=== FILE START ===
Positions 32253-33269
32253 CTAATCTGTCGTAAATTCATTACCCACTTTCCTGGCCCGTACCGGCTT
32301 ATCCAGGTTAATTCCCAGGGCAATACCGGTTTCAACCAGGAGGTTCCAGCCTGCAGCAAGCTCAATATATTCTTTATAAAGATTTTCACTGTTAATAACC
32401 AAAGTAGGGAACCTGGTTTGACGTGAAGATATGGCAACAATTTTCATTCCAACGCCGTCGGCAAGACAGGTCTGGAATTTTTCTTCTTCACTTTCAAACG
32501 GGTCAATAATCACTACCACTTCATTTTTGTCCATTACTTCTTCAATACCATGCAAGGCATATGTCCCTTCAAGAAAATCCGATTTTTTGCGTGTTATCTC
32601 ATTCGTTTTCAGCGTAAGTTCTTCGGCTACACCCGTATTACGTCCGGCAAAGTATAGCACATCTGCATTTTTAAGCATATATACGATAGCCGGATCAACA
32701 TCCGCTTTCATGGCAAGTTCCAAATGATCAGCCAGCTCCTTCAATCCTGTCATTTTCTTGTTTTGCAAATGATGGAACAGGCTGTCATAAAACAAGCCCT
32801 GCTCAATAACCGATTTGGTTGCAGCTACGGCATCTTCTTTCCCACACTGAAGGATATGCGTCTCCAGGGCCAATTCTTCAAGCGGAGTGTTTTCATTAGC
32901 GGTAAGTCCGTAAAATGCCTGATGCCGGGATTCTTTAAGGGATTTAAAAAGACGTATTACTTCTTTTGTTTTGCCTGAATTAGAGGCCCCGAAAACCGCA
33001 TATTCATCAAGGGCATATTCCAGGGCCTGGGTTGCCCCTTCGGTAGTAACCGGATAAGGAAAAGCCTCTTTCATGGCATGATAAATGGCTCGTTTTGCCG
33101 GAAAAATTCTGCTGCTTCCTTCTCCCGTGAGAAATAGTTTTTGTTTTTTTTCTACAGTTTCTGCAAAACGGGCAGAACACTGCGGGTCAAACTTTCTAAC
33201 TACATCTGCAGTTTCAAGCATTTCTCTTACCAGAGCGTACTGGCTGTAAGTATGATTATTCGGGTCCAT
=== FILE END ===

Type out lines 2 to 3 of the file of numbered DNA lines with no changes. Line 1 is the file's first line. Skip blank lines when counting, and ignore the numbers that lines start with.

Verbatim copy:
32253 CTAATCTGTCGTAAATTCATTACCCACTTTCCTGGCCCGTACCGGCTT
32301 ATCCAGGTTAATTCCCAGGGCAATACCGGTTTCAACCAGGAGGTTCCAGCCTGCAGCAAGCTCAATATATTCTTTATAAAGATTTTCACTGTTAATAACC